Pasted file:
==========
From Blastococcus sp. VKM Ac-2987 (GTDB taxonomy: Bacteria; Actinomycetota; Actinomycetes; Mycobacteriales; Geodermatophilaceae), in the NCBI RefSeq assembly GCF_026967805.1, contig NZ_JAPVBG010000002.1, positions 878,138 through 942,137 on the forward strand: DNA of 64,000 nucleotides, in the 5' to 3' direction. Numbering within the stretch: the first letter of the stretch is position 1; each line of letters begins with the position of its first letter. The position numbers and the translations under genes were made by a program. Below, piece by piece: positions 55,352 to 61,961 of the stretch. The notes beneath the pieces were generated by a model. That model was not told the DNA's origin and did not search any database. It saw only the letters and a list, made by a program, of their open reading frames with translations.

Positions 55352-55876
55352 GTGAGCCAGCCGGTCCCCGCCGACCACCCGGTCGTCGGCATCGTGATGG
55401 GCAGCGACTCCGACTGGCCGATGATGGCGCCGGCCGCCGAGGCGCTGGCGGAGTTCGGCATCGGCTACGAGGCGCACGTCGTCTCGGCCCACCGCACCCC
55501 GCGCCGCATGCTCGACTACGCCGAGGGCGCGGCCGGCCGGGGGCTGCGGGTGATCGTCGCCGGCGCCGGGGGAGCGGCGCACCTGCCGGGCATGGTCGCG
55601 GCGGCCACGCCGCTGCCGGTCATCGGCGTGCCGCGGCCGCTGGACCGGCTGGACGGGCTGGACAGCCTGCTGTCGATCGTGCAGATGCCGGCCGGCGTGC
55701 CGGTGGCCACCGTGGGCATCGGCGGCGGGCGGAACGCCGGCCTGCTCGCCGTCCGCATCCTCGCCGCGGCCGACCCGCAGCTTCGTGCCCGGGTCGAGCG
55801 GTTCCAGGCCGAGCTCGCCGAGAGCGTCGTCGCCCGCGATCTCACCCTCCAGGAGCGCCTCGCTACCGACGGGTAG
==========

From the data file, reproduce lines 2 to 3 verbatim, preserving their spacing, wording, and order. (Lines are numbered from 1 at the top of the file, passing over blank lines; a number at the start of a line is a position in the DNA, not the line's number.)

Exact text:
Positions 55352-55876
55352 GTGAGCCAGCCGGTCCCCGCCGACCACCCGGTCGTCGGCATCGTGATGG